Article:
It is irrational to expect large error-free spreadsheets.
Panko (2013)
Spreadsheets are often hard, if not impossible, to understand.
Mireault & Gresham (2015)
Studies have shown that there is a high incidence of errors in spreadsheets.
Csernoch & Biro (2013)
Overconfidence is one of the most substantial causes of spreadsheet errors.
Sakal, et al (2015)
Spreadsheets... pose a greater threat to your business than almost anything you can imagine.
Howard (2005)
94% of the 88 spreadsheets audited in 7 studies have contained errors.
Panko (2008)
The results given by spreadsheets are often just wrong.
Sajaniemi (1998)
Spreadsheets are notoriously error-prone.
Cunha, et al (2011)
Spreadsheets are more fault-prone than other software.
Kulesz & Ostberg (2013)
People tend to believe their spreadsheets are more accurate than they really are.
Caulkins, Morrison, & Weidemann (2006)
A lot of decisions are being made on the basis of some bad numbers.
Ross (1996)
Spreadsheets are alarmingly error-prone to write.
Paine (2001)
Errors in spreadsheets are as ubiquitous as spreadsheets themselves.
Colbenz (2005)
Most executives do not really check or verify the accuracy or validity of [their] spreadsheets...
Teo & Tan (1999)
Spreadsheet errors... a great, often unrecognised, risk to corporate decision making & financial integrity.
Chadwick (2002)
Spreadsheet errors are pervasive, stubborn, ubiquitous and complex.
Irons (2003)
A significant proportion of spreadsheets have severe quality problems.
Ayalew (2007)
Spreadsheets are easy to use and very hard to check.
Chen & Chan (2000)
Spreadsheet shortcomings can significantly hamper an organization's business operation.
Reschenhofer & Matthes (2015)
Untested spreadsheets are riddled with errors.
Miller (2005)
The untested spreadsheet is as dangerous and untrustworthy as an untested program.
Price (2006)
Even obvious, elementary errors in very simple, clearly documented spreadsheets are... difficult to find.
Galletta, et al (1993)
Spreadsheets can be viewed as a highly flexible programming environment for end users.
Abreu, et al (2015)
Research on spreadsheet errors is substantial, compelling, and unanimous.
Panko (2015)
...few incidents of spreadsheet errors are made public and these are usually not revealed by choice.
Kruck & Sheetz (2001)
60% of large companies feel 'Spreadsheet Hell' describes their reliance on spreadsheets.
Murphy (2007)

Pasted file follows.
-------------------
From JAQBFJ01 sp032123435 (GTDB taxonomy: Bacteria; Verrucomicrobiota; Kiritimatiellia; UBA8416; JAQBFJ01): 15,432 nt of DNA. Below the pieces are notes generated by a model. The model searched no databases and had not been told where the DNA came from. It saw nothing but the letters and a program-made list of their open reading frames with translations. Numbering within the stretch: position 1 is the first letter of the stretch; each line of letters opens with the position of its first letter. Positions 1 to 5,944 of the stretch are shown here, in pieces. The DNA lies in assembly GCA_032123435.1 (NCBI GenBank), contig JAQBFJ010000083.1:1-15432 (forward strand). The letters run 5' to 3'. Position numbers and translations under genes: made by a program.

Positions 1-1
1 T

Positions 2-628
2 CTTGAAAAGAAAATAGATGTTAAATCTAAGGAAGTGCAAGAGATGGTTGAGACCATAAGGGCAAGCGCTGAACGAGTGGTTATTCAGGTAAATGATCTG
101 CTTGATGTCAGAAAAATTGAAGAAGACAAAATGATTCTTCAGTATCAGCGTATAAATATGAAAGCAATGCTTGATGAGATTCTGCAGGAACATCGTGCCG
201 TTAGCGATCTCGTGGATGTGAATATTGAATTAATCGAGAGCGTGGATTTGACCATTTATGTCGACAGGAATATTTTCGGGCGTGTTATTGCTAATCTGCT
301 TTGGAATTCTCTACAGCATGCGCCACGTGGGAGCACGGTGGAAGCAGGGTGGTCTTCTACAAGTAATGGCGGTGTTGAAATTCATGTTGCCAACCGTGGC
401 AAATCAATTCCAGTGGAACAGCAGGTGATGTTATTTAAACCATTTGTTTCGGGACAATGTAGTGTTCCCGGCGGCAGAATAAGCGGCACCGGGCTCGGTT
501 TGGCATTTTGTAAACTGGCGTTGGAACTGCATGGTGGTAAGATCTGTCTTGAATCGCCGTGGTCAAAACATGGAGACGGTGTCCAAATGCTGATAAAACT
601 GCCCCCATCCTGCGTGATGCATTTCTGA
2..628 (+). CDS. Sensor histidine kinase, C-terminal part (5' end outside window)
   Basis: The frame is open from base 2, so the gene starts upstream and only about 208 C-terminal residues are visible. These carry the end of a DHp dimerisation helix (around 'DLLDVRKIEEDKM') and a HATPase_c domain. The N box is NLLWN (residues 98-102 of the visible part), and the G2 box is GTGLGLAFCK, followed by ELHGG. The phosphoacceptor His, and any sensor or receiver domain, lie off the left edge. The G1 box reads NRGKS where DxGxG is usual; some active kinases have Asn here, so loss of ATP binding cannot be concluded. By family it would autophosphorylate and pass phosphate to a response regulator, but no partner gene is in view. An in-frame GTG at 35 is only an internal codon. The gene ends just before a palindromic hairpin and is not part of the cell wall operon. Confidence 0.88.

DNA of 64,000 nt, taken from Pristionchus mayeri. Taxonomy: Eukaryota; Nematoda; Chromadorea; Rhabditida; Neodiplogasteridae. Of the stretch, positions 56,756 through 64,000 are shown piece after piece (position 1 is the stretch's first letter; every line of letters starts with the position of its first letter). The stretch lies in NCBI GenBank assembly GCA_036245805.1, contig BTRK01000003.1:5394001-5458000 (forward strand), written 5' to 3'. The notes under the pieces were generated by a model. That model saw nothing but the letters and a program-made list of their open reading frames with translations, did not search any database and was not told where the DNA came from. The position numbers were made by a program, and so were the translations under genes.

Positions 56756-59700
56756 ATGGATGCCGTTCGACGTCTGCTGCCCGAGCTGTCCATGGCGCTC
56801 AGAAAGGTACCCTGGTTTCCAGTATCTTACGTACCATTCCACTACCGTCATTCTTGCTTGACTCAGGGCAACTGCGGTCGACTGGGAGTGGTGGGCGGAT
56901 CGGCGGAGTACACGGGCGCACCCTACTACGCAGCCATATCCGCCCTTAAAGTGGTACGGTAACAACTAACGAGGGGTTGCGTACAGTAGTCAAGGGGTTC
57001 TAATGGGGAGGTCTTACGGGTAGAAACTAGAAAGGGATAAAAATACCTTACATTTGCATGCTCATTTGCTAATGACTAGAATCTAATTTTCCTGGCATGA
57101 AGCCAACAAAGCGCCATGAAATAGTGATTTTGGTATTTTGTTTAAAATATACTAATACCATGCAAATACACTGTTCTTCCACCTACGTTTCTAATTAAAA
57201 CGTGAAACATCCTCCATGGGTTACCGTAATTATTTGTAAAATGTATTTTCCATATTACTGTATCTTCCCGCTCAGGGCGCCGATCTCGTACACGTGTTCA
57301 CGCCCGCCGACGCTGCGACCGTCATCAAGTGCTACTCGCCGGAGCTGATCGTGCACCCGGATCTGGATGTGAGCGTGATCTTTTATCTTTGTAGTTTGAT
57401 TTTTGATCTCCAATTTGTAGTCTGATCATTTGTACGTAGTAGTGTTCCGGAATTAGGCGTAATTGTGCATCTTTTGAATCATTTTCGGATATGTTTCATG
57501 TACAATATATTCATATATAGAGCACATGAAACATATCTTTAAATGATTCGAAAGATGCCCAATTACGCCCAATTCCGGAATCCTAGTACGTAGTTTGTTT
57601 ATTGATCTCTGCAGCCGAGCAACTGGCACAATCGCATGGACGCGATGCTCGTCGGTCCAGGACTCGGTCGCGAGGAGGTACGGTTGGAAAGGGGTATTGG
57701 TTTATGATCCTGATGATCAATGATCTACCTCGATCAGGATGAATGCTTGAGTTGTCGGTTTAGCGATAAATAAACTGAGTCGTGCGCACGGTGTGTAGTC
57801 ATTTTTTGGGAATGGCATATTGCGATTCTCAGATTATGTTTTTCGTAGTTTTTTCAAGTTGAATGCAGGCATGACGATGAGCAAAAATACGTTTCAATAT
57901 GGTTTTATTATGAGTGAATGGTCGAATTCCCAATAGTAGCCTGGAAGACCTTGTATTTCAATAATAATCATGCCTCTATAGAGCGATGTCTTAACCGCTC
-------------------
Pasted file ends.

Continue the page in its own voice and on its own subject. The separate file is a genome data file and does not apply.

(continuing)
The quality and reliability of spreadsheets is known to be poor.
Bishop & McDaid (2007)
Despite being staggeringly error prone, spreadsheets are a highly flexible programming environment.
Abreu, et al (2015)
Spreadsheets are commonly used and commonly flawed.
Caulkins, Morrison, & Weidemann (2008)
Programmers exhibit unwarranted confidence in the correctness of their spreadsheets.
Krishna, et al (2001)
Spreadsheet development must embrace extensive testing in order to be taken seriously as a profession.
Bock (2016)
Your spreadsheets may be disasters in the making.
Caulkins, Morrison, & Weidemann (2006)
Spreadsheets are dangerous to their authors and others.
Durusau & Hunting (2015)
Spreadsheets are extraordinarily and unacceptably prone to error.
Dunn (2010)
Errors in spreadsheets... result in incorrect decisions being made and significant losses incurred.
Beaman, et al (2005)
Spreadsheet errors have resulted in huge financial losses.
Abraham & Erwig (2007)
Never assume a spreadsheet is right, even your own.
Raffensperger (2001)
The issue is not whether there is an error but how many errors there are and how serious they are.
Panko (2007)
It is now widely accepted that errors in spreadsheets are both common and potentially dangerous.
Nixon & O'Hara (2010)
Every study that has looked for errors has found them... in considerable abundance.
Panko & Halverson (1996)
Developing an error-free spreadsheet has been a problem since the beginning of end-user computing.
Mireault (2015)
Spreadsheet errors are still the rule rather than the exception.
Nixon & O'Hara (2010)
The software that end users are creating... is riddled with errors.
Burnett & Myers (2014)
Every study, without exception, has found error rates much higher than organizations would wish to tolerate.
Panko (1999)
1% of all formulas in operational spreadsheets are in error.
Powell, Baker, & Lawson (2009)
Spreadsheets contain errors at an alarmingly high rate.
Abraham, et al (2005)
Spreadsheets have a notoriously high number of faults.
Rust, et al (2006)
Spreadsheets are the most popular live programming environments, but they are also notoriously fault-prone.
Hermans & van der Storm (2015)
Most large spreadsheets have dozens or even hundreds of errors.
Panko & Ordway (2005)
Despite overwhelming and unanimous evidence... companies have continued to ignore spreadsheet error risks.
Panko (2014)
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